In three days, Oklahoma will execute Richard Glossip, an innocent man—unless we stop it.
The situation is so dire that right now, at this very moment, Richard is in a cell right next to the death chamber.1
The system has failed a good man. But now, after years of totally inadequate legal representation, one of the best death penalty lawyers in the country is working on his case pro bono—and he's uncovered new evidence that could prove Richard's innocence.2
We just need more time. I've teamed up with MoveOn, because it's going to take a groundswell of public outrage to force Oklahoma Governor Mary Fallin to issue a 60-day stay of execution, and no one can very quickly mobilize hundreds of thousands of people better than MoveOn.
Will you help out with $3?
Richard was convicted of murder solely on the testimony of Justin Sneed, who confessed to committing the murder himself, but claimed Richard had hired him to do it. There is no evidence to support this claim—no DNA, no fingerprints, no other witnesses—just Sneed's word. By implicating Richard, Sneed avoided the death penalty and now is serving a life sentence in a medium-security prison.3
Sneed's own daughter wrote to the Oklahoma Pardon and Parole Board last October to say that she "strongly believe[s]" Richard is innocent. "For a couple of years now, my father has been talking to me about recanting his original testimony," she wrote. She feels her father's conscience is "getting to him."4
While Richard's lawyers are fighting around-the-clock to save him in court, MoveOn and I are teaming up in a fight to save him in the court of public opinion—because Oklahoma's governor still has the power to act.
Will you chip in $3 to help MoveOn fight for Richard's life?
Richard, like others before him who were wrongly convicted, didn't have the money to hire lawyers who could prove his innocence in court.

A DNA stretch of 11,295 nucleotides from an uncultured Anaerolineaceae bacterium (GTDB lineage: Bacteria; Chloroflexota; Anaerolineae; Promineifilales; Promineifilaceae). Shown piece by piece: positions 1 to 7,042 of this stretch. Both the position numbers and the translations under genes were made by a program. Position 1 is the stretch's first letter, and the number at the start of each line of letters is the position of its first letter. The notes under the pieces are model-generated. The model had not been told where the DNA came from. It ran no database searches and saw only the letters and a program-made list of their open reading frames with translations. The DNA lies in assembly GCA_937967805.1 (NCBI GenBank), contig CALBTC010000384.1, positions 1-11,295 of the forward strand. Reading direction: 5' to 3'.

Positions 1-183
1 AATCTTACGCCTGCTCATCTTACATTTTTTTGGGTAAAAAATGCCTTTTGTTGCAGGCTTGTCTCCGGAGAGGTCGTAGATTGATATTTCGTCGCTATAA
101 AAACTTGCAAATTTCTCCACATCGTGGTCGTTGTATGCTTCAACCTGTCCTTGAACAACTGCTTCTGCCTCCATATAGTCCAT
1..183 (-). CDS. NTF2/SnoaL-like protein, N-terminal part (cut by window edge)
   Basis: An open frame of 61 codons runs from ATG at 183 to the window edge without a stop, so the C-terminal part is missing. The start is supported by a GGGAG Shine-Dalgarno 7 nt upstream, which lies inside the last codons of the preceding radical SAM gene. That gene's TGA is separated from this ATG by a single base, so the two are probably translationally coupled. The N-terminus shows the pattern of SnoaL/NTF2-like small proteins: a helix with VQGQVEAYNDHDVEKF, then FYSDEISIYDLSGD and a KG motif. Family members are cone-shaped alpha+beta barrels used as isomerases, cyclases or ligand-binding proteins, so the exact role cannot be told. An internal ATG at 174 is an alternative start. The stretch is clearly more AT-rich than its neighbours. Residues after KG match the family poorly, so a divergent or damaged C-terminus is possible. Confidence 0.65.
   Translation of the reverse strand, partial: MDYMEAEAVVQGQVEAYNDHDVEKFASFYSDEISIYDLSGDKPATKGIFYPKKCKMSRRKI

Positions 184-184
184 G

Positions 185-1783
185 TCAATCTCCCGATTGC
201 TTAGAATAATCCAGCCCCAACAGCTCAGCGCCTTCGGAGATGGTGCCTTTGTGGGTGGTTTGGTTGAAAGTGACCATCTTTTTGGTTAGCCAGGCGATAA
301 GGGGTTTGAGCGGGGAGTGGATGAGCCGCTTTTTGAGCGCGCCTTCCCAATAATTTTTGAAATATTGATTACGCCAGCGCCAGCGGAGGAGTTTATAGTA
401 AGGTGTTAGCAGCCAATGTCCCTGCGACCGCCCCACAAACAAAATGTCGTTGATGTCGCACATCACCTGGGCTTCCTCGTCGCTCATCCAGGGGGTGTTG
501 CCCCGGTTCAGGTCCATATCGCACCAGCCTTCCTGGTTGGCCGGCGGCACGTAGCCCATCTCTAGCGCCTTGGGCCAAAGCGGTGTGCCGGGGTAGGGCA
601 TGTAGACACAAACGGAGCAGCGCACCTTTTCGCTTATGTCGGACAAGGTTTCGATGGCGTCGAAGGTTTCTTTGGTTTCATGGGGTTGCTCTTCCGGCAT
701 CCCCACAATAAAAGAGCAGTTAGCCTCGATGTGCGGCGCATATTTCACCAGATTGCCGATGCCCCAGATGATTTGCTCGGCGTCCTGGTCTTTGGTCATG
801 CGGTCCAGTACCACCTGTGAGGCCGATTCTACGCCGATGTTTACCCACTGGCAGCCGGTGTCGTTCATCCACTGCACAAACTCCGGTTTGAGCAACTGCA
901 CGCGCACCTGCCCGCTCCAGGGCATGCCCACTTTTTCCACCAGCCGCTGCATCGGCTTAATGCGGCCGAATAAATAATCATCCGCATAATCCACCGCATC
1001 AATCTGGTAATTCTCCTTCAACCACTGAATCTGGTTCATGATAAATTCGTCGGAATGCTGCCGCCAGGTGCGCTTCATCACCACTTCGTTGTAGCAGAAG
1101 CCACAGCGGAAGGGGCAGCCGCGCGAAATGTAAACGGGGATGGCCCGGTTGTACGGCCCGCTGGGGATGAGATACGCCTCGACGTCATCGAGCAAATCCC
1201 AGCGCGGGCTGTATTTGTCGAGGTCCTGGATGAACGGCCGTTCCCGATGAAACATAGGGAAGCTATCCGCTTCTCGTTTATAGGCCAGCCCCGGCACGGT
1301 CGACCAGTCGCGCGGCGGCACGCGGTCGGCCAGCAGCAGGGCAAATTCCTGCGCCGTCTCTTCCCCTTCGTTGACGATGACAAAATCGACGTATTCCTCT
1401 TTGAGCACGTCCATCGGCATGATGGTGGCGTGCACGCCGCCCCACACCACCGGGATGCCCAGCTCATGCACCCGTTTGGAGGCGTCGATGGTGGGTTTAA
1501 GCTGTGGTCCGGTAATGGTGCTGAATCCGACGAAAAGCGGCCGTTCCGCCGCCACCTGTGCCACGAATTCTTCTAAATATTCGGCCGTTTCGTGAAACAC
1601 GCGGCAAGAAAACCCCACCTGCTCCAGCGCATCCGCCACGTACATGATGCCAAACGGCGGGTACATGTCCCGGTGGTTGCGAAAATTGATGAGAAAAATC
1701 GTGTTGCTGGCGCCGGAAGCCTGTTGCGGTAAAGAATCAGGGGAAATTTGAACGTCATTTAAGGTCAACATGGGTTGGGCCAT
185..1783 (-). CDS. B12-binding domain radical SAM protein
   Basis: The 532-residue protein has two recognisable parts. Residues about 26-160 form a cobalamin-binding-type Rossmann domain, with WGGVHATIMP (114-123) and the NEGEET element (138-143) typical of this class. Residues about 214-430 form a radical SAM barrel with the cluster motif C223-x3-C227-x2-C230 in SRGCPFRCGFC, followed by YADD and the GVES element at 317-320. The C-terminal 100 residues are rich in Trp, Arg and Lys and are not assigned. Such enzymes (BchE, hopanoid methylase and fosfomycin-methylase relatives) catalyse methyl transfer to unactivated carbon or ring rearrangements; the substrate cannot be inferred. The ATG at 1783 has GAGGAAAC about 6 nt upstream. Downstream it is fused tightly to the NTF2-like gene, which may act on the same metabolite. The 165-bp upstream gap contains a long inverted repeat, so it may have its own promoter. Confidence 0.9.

Our system is just not fair: You can't get a decent shake because of how much money you have or the color of your skin. It's heartbreaking, but 10 men on death row in Oklahoma alone have been exonerated in the past 35 years.5
We need to fight to the end to save Richard. And then, no matter what happens, we need to fight to change the system.
Last week, Sister Helen Prejean, who I played in the movie "Dead Man Walking," delivered a MoveOn.org petition signed by a quarter of a million people, asking Gov. Fallin to issue Richard a 60-day stay. But the governor hasn't budged. So now, MoveOn will flood the governor's office with phone calls and ramp up pressure on her through the media. And after that, MoveOn will fight for criminal justice reform that will finally start to fix a broken system that could put an innocent man to death.
Will you help out with $3?
Together, we have to do everything we can to fight for Richard's life—and a more just criminal justice system.
Thanks for all you do.
1. "Susan Sarandon Tries to Save a Man from Death Row," Dr. Phil, August 31, 2015
2. "New Evidence in Glossip case will be presented Monday, September 14 by Legal Defense Team Member Don Knight," The City Sentinel, September 12, 2015
3. "Is Oklahoma About to Execute an Innocent Man?" Letter from Sen. Tom Coburn et al to Governor Mary Fallin, The Huffington Post, September 11, 2015
"What Happened in Room 102: Oklahoma Prepares to Execute Richard Glossip," The Intercept, July 9, 2015
4. "Clemency letter from O'Ryan Justine Sneed," October 23, 2014
5. "Don't put to death an innocent man," CNN, September 12, 2015
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